Have you ever seen a school bus get into an accident? It’s not very common. In fact, crashes involving a school bus or other form of school transportation only accounted for .4% of all fatal motor vehicle crashes between 2004 and 2013.


School bus accidents cause around 134 deaths each year, but the majority of those deaths are not the children riding the bus. In fact, bus passengers only account for 8% of those deaths.


From 2004-2015, only 106 adults and children have been killed while riding or driving a school bus. Of those 106 people, 61 were passengers. School bus drivers face a similar risk while driving to and from school every day.


So who is getting killed? Pedestrians, cyclists, and individuals outside of motor vehicles account for around 20% of school bus accident deaths. The majority of people killed in school bus-related crashes, however, are passengers of other vehicles that the bus comes in contact with.


This statistic may be shocking, but makes sense considering how large school buses are compared to our cars. That’s why it’s important for all drivers to refresh their memory on safety during back-to-school time, and always be cautious when driving around school buses – it’s not just about keeping kids safe, but you!


The lack of bus passenger deaths in accidents is a good thing, but it doesn’t mean that school bus injuries don’t occur.


Crashes Only Account for Half of School Bus Injuries


When most studies focus on school bus injuries, they focus on injuries that come from traffic accidents and crashes. However, there are other risks associated with riding the school bus. In fact, in 2006 studies showed that crashes only accounted for 42% of injuries.


Boca Raton School Bus Accident Lawyer

Including other causes, school bus injuries are said to send around 17,000 U.S. children to the emergency room each year. Crashes account for the highest percentage of injuries, but the second highest cause is boarding and leaving the bus. For example, your child could slip and fall on the steps leading to the bus, or get hit by a car while exiting the bus and crossing the street.


Other common causes of school bus injuries include:

  • Slips and falls in the bus
  • Sudden turns and stops on the bus
  • Horsing around


Most injuries will not require extended hospitalization and include things such as cuts, scrapes, broken bones, and so on.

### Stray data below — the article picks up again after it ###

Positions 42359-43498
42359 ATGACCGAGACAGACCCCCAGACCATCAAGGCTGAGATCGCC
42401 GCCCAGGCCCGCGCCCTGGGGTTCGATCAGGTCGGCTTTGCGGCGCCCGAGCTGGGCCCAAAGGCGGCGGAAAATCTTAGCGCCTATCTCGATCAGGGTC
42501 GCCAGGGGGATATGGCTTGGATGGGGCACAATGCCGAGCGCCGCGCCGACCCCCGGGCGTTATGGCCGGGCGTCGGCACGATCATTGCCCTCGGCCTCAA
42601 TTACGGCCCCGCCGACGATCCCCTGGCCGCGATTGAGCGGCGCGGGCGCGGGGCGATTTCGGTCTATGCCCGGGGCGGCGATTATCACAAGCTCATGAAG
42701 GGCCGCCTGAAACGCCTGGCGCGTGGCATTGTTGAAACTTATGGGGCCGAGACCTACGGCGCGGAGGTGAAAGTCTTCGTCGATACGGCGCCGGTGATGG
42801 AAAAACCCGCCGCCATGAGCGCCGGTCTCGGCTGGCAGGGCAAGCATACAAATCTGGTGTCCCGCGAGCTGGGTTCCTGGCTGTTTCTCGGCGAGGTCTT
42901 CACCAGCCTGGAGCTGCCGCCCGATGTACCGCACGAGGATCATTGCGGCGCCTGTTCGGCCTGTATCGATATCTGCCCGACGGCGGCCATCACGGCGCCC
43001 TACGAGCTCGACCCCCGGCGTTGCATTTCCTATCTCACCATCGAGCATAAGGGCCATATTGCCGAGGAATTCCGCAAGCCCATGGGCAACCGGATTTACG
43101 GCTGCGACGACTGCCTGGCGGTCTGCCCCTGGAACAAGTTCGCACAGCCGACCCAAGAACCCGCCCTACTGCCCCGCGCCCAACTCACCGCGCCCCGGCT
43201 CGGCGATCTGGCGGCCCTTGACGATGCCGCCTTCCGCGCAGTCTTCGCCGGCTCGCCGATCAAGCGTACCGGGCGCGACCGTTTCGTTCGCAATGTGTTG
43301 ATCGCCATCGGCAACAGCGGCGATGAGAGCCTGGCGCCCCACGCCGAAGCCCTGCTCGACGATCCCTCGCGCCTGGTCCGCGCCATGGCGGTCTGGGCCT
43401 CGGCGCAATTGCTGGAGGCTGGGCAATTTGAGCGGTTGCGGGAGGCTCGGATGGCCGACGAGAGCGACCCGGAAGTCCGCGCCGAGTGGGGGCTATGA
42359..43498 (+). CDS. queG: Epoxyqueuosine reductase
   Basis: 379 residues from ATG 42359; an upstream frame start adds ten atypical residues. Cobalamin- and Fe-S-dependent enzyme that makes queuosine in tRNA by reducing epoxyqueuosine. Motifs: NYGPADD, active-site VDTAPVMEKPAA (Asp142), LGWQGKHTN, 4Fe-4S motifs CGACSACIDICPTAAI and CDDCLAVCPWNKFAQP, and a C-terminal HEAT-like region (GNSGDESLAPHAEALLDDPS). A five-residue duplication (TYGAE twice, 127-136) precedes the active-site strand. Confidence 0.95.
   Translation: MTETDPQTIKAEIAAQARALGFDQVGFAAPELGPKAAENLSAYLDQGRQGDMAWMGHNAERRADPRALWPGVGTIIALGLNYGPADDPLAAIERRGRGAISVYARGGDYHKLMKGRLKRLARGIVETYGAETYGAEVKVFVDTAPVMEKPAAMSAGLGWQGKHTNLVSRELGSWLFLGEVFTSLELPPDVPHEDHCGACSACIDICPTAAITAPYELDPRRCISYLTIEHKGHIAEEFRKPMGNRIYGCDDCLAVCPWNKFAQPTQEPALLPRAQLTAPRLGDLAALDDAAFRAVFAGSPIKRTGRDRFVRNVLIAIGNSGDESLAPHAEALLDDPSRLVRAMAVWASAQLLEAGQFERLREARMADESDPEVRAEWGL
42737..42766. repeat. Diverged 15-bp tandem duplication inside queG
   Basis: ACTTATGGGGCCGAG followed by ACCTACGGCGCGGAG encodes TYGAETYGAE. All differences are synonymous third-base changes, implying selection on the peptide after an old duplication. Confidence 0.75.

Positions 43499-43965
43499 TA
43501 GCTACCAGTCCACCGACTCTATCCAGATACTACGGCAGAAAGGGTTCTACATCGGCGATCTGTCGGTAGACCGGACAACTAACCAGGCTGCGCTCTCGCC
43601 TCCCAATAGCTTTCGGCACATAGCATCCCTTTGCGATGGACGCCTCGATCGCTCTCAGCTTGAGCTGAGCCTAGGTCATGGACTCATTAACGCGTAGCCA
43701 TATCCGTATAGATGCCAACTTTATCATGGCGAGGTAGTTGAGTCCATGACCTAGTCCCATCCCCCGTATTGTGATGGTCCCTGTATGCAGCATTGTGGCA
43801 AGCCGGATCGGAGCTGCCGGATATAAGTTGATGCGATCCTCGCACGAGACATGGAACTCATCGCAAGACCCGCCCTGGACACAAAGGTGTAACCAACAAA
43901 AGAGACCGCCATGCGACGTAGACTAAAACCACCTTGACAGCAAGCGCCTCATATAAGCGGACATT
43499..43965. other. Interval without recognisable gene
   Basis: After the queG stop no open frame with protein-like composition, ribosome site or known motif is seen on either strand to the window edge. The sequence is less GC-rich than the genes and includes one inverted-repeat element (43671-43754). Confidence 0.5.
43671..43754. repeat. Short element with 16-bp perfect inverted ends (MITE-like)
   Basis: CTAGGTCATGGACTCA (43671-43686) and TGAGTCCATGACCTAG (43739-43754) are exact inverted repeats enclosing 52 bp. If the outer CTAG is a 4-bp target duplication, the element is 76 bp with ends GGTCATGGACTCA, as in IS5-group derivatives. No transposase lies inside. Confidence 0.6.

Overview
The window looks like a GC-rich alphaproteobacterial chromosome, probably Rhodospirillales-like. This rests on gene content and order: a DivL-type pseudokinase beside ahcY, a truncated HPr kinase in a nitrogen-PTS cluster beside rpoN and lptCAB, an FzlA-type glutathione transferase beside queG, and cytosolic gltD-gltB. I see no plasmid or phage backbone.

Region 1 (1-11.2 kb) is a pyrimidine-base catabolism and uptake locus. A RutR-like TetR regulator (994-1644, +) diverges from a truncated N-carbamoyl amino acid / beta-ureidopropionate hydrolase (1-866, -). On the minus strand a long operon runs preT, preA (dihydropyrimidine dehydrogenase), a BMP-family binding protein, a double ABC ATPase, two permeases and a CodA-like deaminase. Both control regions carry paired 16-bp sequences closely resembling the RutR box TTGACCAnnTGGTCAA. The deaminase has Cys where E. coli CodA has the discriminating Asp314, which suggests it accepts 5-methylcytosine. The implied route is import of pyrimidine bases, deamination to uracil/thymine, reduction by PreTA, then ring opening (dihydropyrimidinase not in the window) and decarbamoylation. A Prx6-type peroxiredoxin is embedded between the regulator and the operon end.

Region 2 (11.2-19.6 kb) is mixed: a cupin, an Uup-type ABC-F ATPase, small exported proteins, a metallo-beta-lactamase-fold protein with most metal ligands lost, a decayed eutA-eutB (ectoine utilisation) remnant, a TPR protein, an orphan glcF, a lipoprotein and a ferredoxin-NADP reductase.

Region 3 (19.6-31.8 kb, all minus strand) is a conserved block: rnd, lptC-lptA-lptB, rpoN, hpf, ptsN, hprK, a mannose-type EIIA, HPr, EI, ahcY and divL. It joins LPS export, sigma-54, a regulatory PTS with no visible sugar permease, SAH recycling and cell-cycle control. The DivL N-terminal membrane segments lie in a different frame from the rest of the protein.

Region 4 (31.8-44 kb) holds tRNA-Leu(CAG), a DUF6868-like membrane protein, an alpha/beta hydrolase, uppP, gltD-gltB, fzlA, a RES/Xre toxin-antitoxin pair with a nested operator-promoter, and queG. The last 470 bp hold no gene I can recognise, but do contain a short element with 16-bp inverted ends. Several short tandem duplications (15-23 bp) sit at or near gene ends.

Staying Safe on the Bus


Even though fatalities from bus accidents are rare, roughhousing and falls cause minor injuries every day – and sometimes even major ones. We’re not writing this to scare you, though. Statistics about bus injuries are a just good reminder to talk to your children about bus safety.


The below advice may seem simple or silly, but they could save your child’s life. Before your kids head on the bus this year, remind them to:


  • Look both ways when crossing the street and getting off the bus.
  • Stay sitting in their seat; being up and moving around will put them at risk of falling if the bus needs to make a sudden turn or stop.
  • Don’t shout or hop around seats of the bus; this will distract the driver
  • Don’t run onto the bus or to their seat; if the bus is slippery or the steps are high, they may end up with a nasty fall.
  • Tell an adult if they get a cut on the bus. Leaving a cut go unattended for a long period of time could cause infection.
  • Wear a seat belt. In Florida, there are seat belts available on the bus, and while it’s not the coolest thing to do, it will allow your child to stay safe through any sudden turns, stops, or other unsafe incidents on the bus.


What to Do If Your Child Is Injured on a School Bus

What to Do If Your Child Is Injured on a School Bus


There is a risk with any kind of motor vehicle transportation, but the National Highway Traffic Safety Administration says that school buses are the safest way for children to get to and from school. They are designed to be safer than regular cars or passenger vehicles and prevent more injuries.


If your child is injured on a school bus, however, know that you do have options and may be able to file a claim for compensation to cover medical bills and other costs. Contact a Florida personal injury lawyer today to review your case and see if you have a strong case.


About the Author:

Jeffrey Braxton is a trial lawyer in Fort Lauderdale who has devoted his 22-year career to the practice of personal injury law. As lead trial attorney for The South Florida Injury Law Firm, Jeff has litigated thousands of cases and is a member of the Million Dollar Advocates Forum, an exclusive group of attorneys who have resolved cases in excess of one million dollars.